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    ECHR rejects Max Mosley’s bid for press pre-notification requirement

    In response to an application by Max Mosley for a declaration that the UK has a positive obligation to require the media to warn people in advance that they intend to publish material affecting their right to privacy under Article 8 of the European Convention on Human Rights, the European Court of Human Rights has ruled that the UK does not have to introduce such a rule in order to comply with Article 8. The court noted that Article 10 of the Convention (which guarantees freedom of expression) gave only a limited scope for limitations on the freedom of the press, provided that publication was in the public interest. Having regard to factors such as the chilling effect that a pre-notification requirement might have, which would affect all areas of journalism including the vital ones of political and investigative reporting; the court’s significant doubts as to the effectiveness of such a requirement; and the wide discretion which ought to be permitted to contracting states in this context, the court concluded that Article 8 did not oblige contracting states to impose a pre-notification requirement. The ruling will come as a relief to the press, which has consistently argued that a pre-notification requirement would threaten legitimate press freedom. (Mosley v United Kingdom, Application no. 48009/08, 12 April 2011.)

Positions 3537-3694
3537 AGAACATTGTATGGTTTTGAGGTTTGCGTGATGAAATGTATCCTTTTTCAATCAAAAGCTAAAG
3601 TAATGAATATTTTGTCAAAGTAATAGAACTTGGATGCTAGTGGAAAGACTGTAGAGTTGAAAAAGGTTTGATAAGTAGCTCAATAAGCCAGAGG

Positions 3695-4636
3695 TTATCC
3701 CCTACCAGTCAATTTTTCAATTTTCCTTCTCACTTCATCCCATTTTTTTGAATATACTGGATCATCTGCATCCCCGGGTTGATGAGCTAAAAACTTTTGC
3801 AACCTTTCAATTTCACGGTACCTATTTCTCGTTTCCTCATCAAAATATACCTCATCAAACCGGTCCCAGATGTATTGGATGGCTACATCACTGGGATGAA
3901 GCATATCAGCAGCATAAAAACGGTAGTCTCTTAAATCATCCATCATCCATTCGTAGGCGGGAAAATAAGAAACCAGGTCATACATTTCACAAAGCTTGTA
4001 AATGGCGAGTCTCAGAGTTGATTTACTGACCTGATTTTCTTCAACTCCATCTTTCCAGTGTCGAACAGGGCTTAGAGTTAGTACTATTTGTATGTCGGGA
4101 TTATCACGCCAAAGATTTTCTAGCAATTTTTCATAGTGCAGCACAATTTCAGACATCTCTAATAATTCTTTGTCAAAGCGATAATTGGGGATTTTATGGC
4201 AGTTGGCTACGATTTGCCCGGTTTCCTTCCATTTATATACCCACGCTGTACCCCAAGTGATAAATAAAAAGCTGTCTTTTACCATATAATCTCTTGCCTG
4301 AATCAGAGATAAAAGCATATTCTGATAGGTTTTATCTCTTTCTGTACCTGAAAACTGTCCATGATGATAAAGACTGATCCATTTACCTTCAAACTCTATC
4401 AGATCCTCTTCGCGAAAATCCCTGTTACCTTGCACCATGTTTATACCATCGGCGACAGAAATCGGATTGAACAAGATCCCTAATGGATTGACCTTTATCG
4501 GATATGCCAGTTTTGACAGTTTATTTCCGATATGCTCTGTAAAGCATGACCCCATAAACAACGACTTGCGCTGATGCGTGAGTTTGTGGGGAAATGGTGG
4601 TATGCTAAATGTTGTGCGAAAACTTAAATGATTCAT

PLC IPIT & Communications 12.05.2011